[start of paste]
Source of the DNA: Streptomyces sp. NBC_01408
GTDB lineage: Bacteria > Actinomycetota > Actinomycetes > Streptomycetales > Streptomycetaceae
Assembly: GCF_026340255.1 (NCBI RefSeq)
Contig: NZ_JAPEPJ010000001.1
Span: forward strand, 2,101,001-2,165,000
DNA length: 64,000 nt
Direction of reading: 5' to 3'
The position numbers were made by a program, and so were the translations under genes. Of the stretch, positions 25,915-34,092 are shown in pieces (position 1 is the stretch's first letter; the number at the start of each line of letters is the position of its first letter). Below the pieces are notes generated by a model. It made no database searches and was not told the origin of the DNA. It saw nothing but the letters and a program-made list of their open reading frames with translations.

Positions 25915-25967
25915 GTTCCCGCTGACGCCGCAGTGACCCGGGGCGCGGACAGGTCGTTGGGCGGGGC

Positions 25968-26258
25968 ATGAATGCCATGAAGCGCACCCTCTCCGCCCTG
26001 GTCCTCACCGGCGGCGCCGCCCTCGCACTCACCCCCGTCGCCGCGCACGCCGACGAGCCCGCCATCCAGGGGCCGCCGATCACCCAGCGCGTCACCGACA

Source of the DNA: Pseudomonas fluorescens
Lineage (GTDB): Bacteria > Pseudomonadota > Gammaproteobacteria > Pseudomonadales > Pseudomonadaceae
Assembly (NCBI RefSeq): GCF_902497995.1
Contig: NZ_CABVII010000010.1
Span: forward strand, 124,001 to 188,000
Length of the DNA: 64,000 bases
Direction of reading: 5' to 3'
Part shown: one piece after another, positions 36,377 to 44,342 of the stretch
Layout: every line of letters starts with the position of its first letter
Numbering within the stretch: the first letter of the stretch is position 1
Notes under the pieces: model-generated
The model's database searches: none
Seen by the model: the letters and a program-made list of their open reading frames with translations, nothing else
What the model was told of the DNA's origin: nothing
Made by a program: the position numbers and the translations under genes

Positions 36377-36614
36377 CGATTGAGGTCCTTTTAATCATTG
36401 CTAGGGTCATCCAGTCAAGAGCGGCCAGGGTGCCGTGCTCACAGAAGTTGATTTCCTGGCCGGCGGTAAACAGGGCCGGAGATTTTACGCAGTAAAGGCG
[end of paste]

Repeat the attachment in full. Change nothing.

Source of the DNA: Streptomyces sp. NBC_01408
GTDB lineage: Bacteria > Actinomycetota > Actinomycetes > Streptomycetales > Streptomycetaceae
Assembly: GCF_026340255.1 (NCBI RefSeq)
Contig: NZ_JAPEPJ010000001.1
Span: forward strand, 2,101,001-2,165,000
DNA length: 64,000 nt
Direction of reading: 5' to 3'
The position numbers were made by a program, and so were the translations under genes. Of the stretch, positions 25,915-34,092 are shown in pieces (position 1 is the stretch's first letter; the number at the start of each line of letters is the position of its first letter). Below the pieces are notes generated by a model. It made no database searches and was not told the origin of the DNA. It saw nothing but the letters and a program-made list of their open reading frames with translations.

Positions 25915-25967
25915 GTTCCCGCTGACGCCGCAGTGACCCGGGGCGCGGACAGGTCGTTGGGCGGGGC

Positions 25968-26258
25968 ATGAATGCCATGAAGCGCACCCTCTCCGCCCTG
26001 GTCCTCACCGGCGGCGCCGCCCTCGCACTCACCCCCGTCGCCGCGCACGCCGACGAGCCCGCCATCCAGGGGCCGCCGATCACCCAGCGCGTCACCGACA

Source of the DNA: Pseudomonas fluorescens
Lineage (GTDB): Bacteria > Pseudomonadota > Gammaproteobacteria > Pseudomonadales > Pseudomonadaceae
Assembly (NCBI RefSeq): GCF_902497995.1
Contig: NZ_CABVII010000010.1
Span: forward strand, 124,001 to 188,000
Length of the DNA: 64,000 bases
Direction of reading: 5' to 3'
Part shown: one piece after another, positions 36,377 to 44,342 of the stretch
Layout: every line of letters starts with the position of its first letter
Numbering within the stretch: the first letter of the stretch is position 1
Notes under the pieces: model-generated
The model's database searches: none
Seen by the model: the letters and a program-made list of their open reading frames with translations, nothing else
What the model was told of the DNA's origin: nothing
Made by a program: the position numbers and the translations under genes

Positions 36377-36614
36377 CGATTGAGGTCCTTTTAATCATTG
36401 CTAGGGTCATCCAGTCAAGAGCGGCCAGGGTGCCGTGCTCACAGAAGTTGATTTCCTGGCCGGCGGTAAACAGGGCCGGAGATTTTACGCAGTAAAGGCG